How Prevalent is Post-Decision Dissonance? Some Doubts and New Evidence
Steinar Holden ()
No 18/2009, Memorandum from Oslo University, Department of Economics
Recent research is exploring the case for cognitive or post-decision dissonance using the free-choice paradigm of Brehm (1956). Participants are repeatedly faced with a choice between items that they have given the same rating of liking, two items at a time, and it is found that items not chosen in one choice has a lower tendency of being chosen in a subsequent choice against a different alternative item. This tendency is interpreted as evidence for cognitive or post-decision dissonance. I argue that this interpretation of the evidence is invalid. Furthermore, I report a novel experiment in which participants were specifically asked to compare the items, allowing for a consistent interpretation of the evidence. I find no evidence of post-decision dissonance after a choice between items where one was viewed as more attractive than the other, but potentially some weak evidence of post-decision dissonance after a choice between items viewed as equally attractive.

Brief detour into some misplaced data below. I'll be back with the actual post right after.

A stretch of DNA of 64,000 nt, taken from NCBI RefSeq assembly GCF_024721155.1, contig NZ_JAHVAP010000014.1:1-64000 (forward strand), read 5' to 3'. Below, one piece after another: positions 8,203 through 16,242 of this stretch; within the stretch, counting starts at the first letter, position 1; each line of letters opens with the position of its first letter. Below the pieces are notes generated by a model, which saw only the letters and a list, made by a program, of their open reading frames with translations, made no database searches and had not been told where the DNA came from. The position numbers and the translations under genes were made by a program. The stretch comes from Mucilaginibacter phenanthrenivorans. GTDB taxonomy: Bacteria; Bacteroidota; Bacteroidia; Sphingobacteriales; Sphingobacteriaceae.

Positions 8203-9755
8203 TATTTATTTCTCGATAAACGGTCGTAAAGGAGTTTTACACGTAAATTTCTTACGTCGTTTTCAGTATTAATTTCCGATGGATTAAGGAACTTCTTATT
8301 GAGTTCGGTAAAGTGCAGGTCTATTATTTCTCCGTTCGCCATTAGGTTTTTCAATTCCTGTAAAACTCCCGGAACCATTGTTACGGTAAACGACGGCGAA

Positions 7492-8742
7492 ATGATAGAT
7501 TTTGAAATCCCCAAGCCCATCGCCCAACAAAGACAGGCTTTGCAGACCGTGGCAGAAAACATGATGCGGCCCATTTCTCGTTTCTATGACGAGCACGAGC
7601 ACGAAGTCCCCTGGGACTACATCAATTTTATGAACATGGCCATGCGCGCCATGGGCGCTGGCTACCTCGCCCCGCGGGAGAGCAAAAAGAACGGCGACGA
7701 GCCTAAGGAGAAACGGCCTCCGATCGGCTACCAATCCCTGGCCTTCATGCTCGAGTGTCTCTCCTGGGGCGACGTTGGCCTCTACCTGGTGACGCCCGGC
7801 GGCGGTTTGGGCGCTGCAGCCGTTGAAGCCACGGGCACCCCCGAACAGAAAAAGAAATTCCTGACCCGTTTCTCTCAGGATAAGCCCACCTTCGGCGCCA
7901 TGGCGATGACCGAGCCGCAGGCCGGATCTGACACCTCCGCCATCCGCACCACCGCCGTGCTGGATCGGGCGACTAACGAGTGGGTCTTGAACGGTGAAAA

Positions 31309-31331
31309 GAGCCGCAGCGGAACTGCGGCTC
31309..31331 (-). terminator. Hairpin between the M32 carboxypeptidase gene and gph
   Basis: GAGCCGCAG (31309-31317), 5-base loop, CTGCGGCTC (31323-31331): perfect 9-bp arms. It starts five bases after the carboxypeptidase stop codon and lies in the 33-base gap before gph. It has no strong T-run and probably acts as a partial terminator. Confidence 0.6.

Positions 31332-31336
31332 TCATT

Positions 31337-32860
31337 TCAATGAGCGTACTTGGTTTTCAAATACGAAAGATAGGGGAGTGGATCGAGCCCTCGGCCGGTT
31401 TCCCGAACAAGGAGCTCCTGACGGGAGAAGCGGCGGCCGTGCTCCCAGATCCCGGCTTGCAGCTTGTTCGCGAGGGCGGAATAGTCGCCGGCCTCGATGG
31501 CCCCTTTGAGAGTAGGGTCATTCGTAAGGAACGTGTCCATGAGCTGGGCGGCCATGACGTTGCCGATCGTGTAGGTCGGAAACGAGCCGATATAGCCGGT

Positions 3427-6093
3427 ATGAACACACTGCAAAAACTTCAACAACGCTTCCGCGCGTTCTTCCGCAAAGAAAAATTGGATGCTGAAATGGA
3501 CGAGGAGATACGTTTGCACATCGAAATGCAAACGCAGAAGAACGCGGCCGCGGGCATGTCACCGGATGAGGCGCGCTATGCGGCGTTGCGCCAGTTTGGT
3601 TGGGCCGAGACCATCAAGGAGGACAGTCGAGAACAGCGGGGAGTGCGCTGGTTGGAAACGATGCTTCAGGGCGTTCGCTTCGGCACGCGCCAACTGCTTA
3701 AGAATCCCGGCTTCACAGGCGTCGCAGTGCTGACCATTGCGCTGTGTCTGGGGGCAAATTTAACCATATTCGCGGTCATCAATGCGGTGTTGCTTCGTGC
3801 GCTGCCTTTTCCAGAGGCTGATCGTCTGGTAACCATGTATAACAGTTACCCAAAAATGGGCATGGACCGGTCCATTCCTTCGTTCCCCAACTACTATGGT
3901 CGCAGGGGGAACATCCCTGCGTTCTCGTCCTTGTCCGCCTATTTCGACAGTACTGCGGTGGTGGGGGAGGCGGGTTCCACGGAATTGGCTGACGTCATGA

Keywords: post-decision dissonance; cognitive dissonance; preferences (search for similar items in EconPapers)
JEL-codes: D03 (search for similar items in EconPapers)
Pages: 8 pages
New Economics Papers: this item is included in nep-cbe, nep-exp and nep-hpe
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Persistent link: https://EconPapers.repec.org/RePEc:hhs:osloec:2009_018
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